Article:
Current packers generally aim to minimize the risk of the inflatable element suffering from extrusion, splitting and concomitant rupturing. However these mechanical reinforcements for the packers do not completely prevent damage to the inflatable elements and in addition boreholes can have rough surfaces and the inflatable elements can also be damaged during their insertion into the well.
When damage occurs to the packer such as cracks in the material of the inflatable element this can create a path for the fluid to flow through the cables that are reinforcing the inflatable element, affecting the seal the packer is meant to create. If the pressure above the packer is greater than the pressure below the packer, fluid in the borehole can flow from above the packer to below the packer by migrating through the path created by the spaces in the steel cables, resulting in a leak between the top and bottom of the packers.
Therefore it is an object of the invention to provide a packer that will reduce the risk of fluid leaking if the material of the inflatable element is damaged. In particular a packer is provided where the spaces of the cables embedded in the elastic material forming the inflatable element are filled with a material to prevent fluid flow through the inflatable element of the packer when it is damaged.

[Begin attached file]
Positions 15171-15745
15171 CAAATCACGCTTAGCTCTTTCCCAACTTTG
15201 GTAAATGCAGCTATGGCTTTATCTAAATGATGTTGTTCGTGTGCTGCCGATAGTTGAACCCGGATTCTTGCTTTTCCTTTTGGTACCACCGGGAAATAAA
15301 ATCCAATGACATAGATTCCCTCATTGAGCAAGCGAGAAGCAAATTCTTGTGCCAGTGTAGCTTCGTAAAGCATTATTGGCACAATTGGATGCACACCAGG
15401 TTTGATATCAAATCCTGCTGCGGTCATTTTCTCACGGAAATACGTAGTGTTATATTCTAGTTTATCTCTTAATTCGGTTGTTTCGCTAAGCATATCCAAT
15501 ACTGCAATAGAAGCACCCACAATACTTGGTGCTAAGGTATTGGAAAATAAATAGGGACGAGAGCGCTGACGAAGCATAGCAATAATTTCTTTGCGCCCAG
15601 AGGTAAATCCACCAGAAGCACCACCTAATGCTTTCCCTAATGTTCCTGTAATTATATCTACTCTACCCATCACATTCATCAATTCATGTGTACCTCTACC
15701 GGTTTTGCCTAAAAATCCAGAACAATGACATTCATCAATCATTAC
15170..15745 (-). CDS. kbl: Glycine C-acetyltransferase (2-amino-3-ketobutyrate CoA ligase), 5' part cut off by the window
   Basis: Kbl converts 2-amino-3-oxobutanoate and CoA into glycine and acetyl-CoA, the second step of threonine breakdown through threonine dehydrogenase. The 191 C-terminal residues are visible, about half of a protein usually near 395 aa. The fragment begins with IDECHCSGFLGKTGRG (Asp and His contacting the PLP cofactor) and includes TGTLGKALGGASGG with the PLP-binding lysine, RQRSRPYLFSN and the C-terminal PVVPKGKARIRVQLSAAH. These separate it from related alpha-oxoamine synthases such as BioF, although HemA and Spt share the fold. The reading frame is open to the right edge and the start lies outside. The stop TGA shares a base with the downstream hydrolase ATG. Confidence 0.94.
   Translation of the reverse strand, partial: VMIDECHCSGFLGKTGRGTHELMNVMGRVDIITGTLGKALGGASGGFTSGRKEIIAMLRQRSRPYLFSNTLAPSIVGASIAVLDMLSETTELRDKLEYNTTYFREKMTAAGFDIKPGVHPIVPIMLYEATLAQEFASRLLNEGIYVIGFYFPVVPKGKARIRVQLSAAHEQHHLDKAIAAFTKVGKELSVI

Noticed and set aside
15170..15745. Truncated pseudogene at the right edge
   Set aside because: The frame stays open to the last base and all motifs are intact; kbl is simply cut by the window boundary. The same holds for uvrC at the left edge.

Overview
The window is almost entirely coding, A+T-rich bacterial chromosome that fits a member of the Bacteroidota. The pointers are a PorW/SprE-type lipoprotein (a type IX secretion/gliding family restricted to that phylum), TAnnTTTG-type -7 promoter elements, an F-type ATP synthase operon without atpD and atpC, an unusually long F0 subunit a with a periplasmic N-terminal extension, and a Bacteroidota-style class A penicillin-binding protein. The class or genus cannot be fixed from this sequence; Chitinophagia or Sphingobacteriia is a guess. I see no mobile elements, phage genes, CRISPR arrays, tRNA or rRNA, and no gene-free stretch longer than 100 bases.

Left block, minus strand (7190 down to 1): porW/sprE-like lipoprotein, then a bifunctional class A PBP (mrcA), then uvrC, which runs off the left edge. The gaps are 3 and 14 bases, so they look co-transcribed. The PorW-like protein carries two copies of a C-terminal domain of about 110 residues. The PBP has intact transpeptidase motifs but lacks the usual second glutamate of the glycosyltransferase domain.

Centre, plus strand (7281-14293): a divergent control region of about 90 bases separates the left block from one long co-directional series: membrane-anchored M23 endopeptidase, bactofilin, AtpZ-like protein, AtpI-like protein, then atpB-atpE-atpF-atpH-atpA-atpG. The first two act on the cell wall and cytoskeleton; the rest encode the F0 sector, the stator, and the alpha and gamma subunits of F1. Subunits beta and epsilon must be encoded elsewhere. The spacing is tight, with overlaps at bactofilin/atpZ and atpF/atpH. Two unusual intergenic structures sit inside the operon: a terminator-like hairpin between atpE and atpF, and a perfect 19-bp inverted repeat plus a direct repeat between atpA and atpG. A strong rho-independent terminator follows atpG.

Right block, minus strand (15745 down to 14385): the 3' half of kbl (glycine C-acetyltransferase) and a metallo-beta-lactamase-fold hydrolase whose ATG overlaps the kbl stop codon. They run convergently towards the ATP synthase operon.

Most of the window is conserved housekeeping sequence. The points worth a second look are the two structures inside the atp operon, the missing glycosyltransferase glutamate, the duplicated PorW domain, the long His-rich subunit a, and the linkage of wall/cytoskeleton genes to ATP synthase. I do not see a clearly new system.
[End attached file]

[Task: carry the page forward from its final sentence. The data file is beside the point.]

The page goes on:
Accordingly a first embodiment of the invention is a packer for temporarily closing a well or a pipe comprising a support; and an inflatable tubular element attached to the support; the inflatable element having a wall of elastic material that is deformable radially outwards under the action of internal pressure so as to press hermetically against the wall of the well or pipe, and is reinforced with metal multistrand cables embedded in the wall of the material; wherein the spaces between the strands forming the metal cables are filled with a fluid impermeable material so that fluid is unable to flow through the spaces in the cables. Filling the spaces of each of the cables embedded in the material of the inflatable element blocks a passageway that fluid can flow through if the inflatable element is damaged.